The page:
A dozen days after outspoken Marine Lt. Col. Stuart P. Scheller pleaded guilty at court-martial for wielding social media to portray the military brass as unaccountable martinets unmoved by two decades of failures in Iraq and Afghanistan, the Corps hit back.
A bracing Oct. 26 letter of reprimand penned by Marine Training Command’s Maj. Gen. Julian D. Alford paints Scheller as a “narcissistic” officer who eroded the rule of law in the military through a series of social media posts and videos that called into question his leaders’ competence.
“You have violated your solemn oath to support and defend the Constitution of the United States,” Alford wrote. “Your actions have harmed good order and discipline within the service as well as publicly discredited the U.S. Marine Corps. Your narcissistic acts can serve only to erode the rule of law. You have failed in your duties to your command, fellow Marines, the U.S. Marine Corps, and the laws and traditions governing military service.”
In his letter, Alford reminded Scheller that he was found guilty under military law for contempt; disrespect toward a superior commissioned officer; willfully disobeying a superior commissioned officer; dereliction of duty; failure to obey a lawful order; and conduct unbecoming an officer and a gentleman.
Scheller pleaded guilty to all charges at a Camp Lejeune, North Carolina, special court-martial and will leave the military three years shy of his 20-year pension. He drew a $5,000 fine and a letter of reprimand from a general officer.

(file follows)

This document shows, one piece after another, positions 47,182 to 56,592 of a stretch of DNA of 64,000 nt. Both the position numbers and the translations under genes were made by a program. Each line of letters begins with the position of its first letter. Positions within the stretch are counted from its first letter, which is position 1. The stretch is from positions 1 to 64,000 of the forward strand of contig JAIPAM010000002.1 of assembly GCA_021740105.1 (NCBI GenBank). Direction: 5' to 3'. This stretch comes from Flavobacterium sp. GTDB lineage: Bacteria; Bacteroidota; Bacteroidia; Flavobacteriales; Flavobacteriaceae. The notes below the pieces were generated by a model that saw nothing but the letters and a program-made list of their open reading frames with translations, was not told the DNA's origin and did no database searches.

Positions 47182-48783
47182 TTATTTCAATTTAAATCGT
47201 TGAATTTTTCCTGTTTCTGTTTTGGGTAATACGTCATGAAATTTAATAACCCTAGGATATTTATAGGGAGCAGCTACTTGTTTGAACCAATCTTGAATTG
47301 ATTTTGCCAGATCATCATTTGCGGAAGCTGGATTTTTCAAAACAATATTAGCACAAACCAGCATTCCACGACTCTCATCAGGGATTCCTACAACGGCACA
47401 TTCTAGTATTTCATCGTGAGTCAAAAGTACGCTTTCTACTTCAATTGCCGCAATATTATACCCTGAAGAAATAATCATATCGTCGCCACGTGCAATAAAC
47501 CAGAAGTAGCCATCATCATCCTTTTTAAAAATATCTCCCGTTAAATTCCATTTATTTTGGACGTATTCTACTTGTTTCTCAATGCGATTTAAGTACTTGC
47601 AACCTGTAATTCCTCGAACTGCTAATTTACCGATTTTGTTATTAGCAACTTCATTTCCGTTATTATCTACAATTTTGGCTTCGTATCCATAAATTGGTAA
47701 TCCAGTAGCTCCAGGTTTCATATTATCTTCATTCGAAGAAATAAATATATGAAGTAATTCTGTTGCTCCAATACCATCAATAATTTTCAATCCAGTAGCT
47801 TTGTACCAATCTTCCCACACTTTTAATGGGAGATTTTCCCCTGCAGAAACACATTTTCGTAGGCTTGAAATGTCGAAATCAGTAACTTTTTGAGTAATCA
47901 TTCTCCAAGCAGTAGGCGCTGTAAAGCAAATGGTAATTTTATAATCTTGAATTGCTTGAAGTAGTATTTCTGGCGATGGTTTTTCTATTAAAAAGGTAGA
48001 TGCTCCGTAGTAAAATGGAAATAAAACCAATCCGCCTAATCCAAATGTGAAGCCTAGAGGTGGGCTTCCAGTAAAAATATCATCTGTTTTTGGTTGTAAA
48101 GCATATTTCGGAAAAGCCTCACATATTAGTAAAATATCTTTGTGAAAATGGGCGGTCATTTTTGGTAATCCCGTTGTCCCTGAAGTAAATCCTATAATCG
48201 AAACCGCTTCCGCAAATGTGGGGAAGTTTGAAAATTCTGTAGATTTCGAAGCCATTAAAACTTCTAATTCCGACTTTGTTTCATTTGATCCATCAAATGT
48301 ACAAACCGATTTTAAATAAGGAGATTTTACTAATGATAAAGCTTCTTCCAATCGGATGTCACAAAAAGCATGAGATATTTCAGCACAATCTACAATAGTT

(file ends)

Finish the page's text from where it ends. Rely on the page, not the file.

But if Alford designed his stinging words to shut Scheller up, he failed.
Two days after Alford signed the reprimand, the decorated combat infantry officer returned fire with a written response that called into question “the legality, content, and double standard” of the two-star general’s reprimand.
Instead of using any personal vitriol as ammo against Alford, however, Scheller largely borrowed from the public findings of his Marine special court-martial judge, Marine Reserve Judge Col. Glen R. Hines.
Scheller began his two-page rebuttal with a poke at Alford, who appears in the charge sheet as a victim of the lieutenant colonel’s broadsides and who was also the commander who convened Scheller’s court-martial. By writing the reprimand, the two-star general continued to create “a strong appearance of a conflict of interest,” Scheller said.
Although Scheller’s plea deal waived his right to invoke unlawful command influence as a defense, he urged the brass to name a “neutral and impartial” flag officer to write the reprimand, not Alford.
Termed the “mortal enemy of military justice” by higher courts, unlawful command influence happens when leaders utter words or take actions that illegally guide the outcome of court-martial trials or undermine the public’s confidence in the armed forces by appearing to tip the scales of justice.
Scheller also disputed Alford’s characterization of his actions as “narcissistic,” which the lieutenant colonel believes suggests a psychological personality disorder.